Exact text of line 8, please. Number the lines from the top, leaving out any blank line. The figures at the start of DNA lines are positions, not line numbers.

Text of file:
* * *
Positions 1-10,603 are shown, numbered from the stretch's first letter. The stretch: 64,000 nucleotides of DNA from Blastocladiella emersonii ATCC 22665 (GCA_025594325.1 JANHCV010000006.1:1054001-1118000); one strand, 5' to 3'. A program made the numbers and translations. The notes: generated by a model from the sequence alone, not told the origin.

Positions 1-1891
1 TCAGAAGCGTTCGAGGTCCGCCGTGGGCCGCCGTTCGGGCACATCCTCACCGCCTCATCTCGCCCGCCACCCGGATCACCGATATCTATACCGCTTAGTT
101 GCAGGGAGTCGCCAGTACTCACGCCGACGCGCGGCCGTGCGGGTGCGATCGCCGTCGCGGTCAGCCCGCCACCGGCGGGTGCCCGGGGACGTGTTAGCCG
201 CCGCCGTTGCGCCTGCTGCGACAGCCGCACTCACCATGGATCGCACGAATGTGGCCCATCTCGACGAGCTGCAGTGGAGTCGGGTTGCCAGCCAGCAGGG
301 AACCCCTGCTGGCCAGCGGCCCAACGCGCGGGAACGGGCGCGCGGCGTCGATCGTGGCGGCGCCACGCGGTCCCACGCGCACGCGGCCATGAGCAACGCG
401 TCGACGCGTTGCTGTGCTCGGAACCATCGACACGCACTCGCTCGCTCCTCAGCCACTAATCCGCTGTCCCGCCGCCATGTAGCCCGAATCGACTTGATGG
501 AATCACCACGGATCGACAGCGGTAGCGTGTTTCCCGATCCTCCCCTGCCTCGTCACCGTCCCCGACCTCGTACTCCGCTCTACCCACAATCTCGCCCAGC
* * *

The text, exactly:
501 AATCACCACGGATCGACAGCGGTAGCGTGTTTCCCGATCCTCCCCTGCCTCGTCACCGTCCCCGACCTCGTACTCCGCTCTACCCACAATCTCGCCCAGC